By considering the parameters listed in Table 2 as the virtual truth, for the top right corner node on back face, point E, as shown in Figure 1, the related displacement graph is obtained as shown in Figure 3 where green, red and blue colors represent the displacement of point E in , and directions respectively.

The displacements of point E in , and directions are noted as the virtual data in this case.
The Transitional Markov chain Monte Carlo method is applied using sampling by which 1000 samples are generated and the history of the displacement of point E is noted. The determined prior and posterior probability density functions are compared and illustrated in Figure
5 and 5. It should be noted that the Burnin period is considered as in all iterations but in last iteration it is considered as . Further, the scaling parameter () in TMCMC is considered as [48]. The acceptance ratio is implemented in such an adaptive way that it is between 0.2 and 0.3, considering the optimal acceptance ratio 0.234 [58]. The initial prior of the material model parameters are taken as uniform distributions.From the prior and posterior distributions of the bulk modulus (), shear modulus (), the isotropic hardening coefficient (), the kinematic hardening coefficient () and the yield stress (), it is found that the model parameters can be detected by using the TMCMC. The obtained results are acceptable, however it should be mentioned that the TMCMC method is a very time consuming approach, particularly when the case study is a PDE system. The determined true values, the mean and standard deviation of the estimated parameters via the TMCMC approach are shown in Table 3.
Parameters  

50  53.00  1.83  
50  49.30  1.32  
4.1 Discussion of the results
From the sharpness of the posterior PDF of , , , and , it can be concluded that enough information from virtual data, the surface displacement measurement, is received, and updating the parameters considering their uncertainty is done very properly, as the standard deviation of the residual uncertainty is below of the mean. On the other hand, it should be mentioned that the Transitional Markov Chain Monte Carlo approach, which is employed, is a very time consuming method and applying it, besides a model which is solved by employing the finite element method as a relatively expensive method, leads to a computationally very expensive approach to estimate the model parameters.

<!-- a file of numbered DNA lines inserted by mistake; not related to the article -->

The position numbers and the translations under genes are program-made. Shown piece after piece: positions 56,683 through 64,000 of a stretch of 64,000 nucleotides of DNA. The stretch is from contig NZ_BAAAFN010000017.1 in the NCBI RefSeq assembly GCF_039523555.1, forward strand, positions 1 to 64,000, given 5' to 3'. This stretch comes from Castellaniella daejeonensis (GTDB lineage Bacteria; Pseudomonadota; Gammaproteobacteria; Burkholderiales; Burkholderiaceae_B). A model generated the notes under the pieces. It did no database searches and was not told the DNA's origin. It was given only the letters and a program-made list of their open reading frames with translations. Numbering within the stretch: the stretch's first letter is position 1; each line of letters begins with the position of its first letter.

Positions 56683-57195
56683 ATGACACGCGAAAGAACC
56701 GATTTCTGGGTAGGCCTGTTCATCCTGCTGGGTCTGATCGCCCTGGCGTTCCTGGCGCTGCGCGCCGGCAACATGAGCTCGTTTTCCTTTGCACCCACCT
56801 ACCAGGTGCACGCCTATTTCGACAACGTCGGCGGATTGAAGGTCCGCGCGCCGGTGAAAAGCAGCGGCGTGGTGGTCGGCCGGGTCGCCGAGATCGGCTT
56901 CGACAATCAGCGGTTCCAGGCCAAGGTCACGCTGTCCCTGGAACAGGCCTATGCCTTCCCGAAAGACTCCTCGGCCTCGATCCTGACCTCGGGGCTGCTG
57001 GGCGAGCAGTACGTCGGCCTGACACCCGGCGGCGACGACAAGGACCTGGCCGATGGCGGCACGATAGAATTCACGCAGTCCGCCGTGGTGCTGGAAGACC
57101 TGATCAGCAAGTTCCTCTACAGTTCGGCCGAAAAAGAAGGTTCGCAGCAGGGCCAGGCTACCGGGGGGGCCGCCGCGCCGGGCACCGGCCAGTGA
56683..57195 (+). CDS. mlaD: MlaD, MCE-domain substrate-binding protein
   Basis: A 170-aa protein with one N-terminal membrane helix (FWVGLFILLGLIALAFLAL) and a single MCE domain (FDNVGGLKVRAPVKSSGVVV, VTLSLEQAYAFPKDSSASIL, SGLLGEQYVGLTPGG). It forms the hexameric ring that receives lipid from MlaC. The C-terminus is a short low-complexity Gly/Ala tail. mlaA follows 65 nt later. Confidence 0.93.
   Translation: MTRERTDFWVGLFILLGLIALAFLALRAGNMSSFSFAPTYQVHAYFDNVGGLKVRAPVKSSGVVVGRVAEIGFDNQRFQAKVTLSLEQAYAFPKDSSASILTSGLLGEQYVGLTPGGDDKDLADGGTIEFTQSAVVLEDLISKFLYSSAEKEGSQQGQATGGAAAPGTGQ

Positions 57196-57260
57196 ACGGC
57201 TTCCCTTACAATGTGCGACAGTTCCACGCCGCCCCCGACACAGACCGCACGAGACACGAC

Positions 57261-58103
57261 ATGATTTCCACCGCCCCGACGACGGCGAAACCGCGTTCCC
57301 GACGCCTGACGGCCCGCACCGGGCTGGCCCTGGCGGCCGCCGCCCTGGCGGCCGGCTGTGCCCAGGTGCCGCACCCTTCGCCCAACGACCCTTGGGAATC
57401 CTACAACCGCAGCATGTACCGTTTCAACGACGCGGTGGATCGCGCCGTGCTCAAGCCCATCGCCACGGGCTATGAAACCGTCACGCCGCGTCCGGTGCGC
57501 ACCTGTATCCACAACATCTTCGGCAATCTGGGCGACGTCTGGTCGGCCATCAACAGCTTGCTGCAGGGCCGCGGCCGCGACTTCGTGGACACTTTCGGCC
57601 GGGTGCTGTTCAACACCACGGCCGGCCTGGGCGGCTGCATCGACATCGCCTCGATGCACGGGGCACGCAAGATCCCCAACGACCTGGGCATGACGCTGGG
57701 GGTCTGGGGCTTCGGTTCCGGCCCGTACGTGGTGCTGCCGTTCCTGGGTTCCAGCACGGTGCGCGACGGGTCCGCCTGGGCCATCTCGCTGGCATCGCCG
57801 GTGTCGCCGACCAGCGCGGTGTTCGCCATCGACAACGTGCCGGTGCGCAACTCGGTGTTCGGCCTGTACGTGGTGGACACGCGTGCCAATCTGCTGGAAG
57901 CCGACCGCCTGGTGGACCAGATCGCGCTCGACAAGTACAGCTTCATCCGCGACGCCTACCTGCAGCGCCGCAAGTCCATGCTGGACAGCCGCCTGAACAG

5 Summary
Using the Transitional Markov Chain Monte Carlo method explained in Section 3 to identify the model parameters of the Chaboche model indicates that it is possible to identify the model parameters by employing this method. The method works well on this highly nonlinear material model by taking the vector of surface displacement measurement into consideration. The parameters are well estimated, and the uncertainty of the parameters is reduced, while the distribution functions of the parameters are updated during the process. The adaptive procedure of the acceptance ratio, where the acceptance ratio is accepted when it is between 0.2 and 0.3, leads to very accurate posterior distributions, which estimate the parameters very finely. As applying the TMCMC on the discussed material model needs a lot of computational time, a new much faster approach will be introduced to estimate the model parameters using the surface displacement measurement and the results will be compared on the same material model in the upcoming paper of the authors which can be proposed not only for the purpose of model parameter identification but also for the purpose of structural health monitoring and damage detection of the real structures such as bridges under cyclic tests.
Acknowledgement
This work is partially supported by the DFG through GRK 2075.